“The kingdom of heaven is like yeast…”  When we share the simple message of love with our readers, when we are living a small life taken up with mothering and being faithful partner to our husbands, it can seem like we aren’t making impact in the world.  Not so.  The third parable tells of a woman making loaves of bread.  If you’ve made a yeast bread before, you know that the measure of yeast is very small compared with that of flour.  Yet when water is added and it is left to prove, and when we knead the dough, that little bit of yeast lifts the dough to twice (or more) what it would be without leavening.  Sharing your life with readers, your small faith-filled life, uplifts others.  We are small compared with the world, compared with ‘popular society’, yet our small voice can uplift it. Without our small voices, our humble lives of faith and faithfulness, society won’t grow at all.

Let the world knead on over and around us, it will allow our uplifting message to make a greater impact.

We don’t need to be big or ‘special’.  We only need to RECOGNIZE the beauty of every day life for the marvelous, precious gift that it is, and then share that.  Be grateful and joyful in the sharing.  Be honest about the trials in life.  We all have them and it is good to acknowledge that.  But seek the blessing in the trial and share it so that others may be uplifted in their own sufferings, and, in turn, share the blessings in their own difficulties with others.

These are how we reveal the Kingdom of Heaven.

This is how we shine like the sun.

 

 

{These Forty Days} | A Journey Begins: Lent Through the Eyes of Mary

I started writing this story back in 2008 on my original lenten blog.  It has been on my heart, though I had set it aside.  I wasn’t sure that it was a story that anyone cared to read.  And then our hard drive crashed awhile back, I feared that the original had been lost forever.  And I let it go…  Until a friend sent me a message asking about it, and whether I had written any more.  Six years later.  It had touched her and she saved a copy.  I asked her if she could send it to me.  And lo! she found it in the archives of my old blog and sent the link.  Here it is.  I hope that it blesses you as much as it did me in re-reading it.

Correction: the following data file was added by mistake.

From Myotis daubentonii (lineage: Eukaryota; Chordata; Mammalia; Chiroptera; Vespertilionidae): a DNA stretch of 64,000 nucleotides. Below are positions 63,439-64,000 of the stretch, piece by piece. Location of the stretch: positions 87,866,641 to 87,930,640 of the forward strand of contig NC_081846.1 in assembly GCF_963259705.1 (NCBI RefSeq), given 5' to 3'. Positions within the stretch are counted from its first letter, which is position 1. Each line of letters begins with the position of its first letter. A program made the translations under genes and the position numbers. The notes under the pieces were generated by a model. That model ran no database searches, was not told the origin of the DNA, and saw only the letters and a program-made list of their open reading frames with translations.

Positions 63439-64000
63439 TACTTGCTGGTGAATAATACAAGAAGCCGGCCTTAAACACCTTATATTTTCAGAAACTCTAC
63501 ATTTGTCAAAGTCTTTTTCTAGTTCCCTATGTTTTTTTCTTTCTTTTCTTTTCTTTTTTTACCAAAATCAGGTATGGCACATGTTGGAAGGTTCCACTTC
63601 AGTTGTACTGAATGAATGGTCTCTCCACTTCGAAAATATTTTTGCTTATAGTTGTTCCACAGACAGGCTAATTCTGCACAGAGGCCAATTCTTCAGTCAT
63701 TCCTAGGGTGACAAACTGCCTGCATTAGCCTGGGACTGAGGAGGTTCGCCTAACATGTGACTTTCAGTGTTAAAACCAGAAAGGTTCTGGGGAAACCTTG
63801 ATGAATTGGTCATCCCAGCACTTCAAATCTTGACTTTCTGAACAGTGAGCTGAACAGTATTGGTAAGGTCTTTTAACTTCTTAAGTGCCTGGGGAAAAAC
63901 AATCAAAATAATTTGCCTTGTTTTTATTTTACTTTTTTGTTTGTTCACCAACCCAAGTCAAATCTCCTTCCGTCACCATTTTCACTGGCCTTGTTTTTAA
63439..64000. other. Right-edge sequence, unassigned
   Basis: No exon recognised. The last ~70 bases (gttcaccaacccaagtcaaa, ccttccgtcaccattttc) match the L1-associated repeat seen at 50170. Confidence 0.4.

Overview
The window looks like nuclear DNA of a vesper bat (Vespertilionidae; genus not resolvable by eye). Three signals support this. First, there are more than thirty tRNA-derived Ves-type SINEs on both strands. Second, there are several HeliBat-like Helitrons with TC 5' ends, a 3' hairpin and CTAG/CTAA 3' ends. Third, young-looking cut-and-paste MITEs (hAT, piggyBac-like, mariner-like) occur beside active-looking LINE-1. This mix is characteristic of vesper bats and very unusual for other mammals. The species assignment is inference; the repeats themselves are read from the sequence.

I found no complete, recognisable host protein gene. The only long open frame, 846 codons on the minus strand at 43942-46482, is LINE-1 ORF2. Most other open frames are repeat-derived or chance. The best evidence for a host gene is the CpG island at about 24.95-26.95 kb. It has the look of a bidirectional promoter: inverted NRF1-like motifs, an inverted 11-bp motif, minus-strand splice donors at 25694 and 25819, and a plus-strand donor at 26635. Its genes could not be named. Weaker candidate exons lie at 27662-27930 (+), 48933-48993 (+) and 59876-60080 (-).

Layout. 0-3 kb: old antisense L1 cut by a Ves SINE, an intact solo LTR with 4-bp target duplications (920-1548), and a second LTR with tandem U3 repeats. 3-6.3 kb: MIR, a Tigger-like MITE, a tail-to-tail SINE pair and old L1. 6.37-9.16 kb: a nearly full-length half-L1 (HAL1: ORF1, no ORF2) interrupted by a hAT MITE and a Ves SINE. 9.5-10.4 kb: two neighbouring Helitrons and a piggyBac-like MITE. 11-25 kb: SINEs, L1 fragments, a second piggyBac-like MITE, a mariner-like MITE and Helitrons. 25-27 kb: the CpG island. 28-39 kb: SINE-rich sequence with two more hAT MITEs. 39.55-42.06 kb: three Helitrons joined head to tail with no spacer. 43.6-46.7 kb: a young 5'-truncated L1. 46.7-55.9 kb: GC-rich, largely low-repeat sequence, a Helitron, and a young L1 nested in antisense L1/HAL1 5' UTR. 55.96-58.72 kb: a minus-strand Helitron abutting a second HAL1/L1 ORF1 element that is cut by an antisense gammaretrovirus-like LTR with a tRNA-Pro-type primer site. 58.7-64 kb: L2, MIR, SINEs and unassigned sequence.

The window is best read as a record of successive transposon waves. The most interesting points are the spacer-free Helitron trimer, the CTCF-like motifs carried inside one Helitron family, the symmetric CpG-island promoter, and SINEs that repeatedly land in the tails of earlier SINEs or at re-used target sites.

lavender

She stands by the doorway holding in her hands a sack of bread and dried figs, and an extra robe to keep Him warm. He has said that he must leave on an important journey, one that will fulfill the Will of His Father. There isn’t much time to prepare, and she remembers the story of her ancestors fleeing into the desert, without enough time to even allow the bread to rise. She smiles. Her heart swells with love for Him. He has grown into a fine man. Joseph would be proud.

He comes in from bathing in the well, His hair is still wet and His robe smells of lavender and sunshine, just as His clothes have done since He was a babe. Once again, her heart overflows.

“I have packed you some bread and some figs so that you won’t be hungry. And here is an extra robe to keep you warm. These spring nights can be so cold,”

“Woman”, he says smiling “you spoil me.”

“Yes, but it is only because I love you so”, Mary smiles back.

He takes the sack and the robe tenderly from her hands. She gazes up into His soft brown eyes, those beautiful eyes, then reaches up and tweaks His beard.

“Kol tuv”, she says.

He reaches for her hand, which is still resting on his cheek, and squeezes it.

“L’hitraot”, He replies with a wink, and steps out into the lane.

The neighbours are busily going about their daily business. Some look up and wave a greeting to Jesus as He sets out. Mary watches Him make his way down the street. He stops at the end of the lane to talk to a little girl. Her mother, Rivka has been very ill and Mary reminds herself to stop by with some lentil soup.

She wakes from her reverie in time to see Jesus hand his sack of food to the child, laying his hand on her head as if in blessing. He tosses His robe over one shoulder and walks on, the sun creating an aureole in the curls of His hair.

She feels a bitter sting in her nose and a tear rolls from the corner of her eye. She wipes it away with her veil, not understanding why she should be so emotional. She gathers herself, takes a deep breath of the fragrant spring air and steps back into the house to attend to her chores…

*Kol tuv – Be well, L’Hitraot – See you soon

© 2008 Nissa Gadbois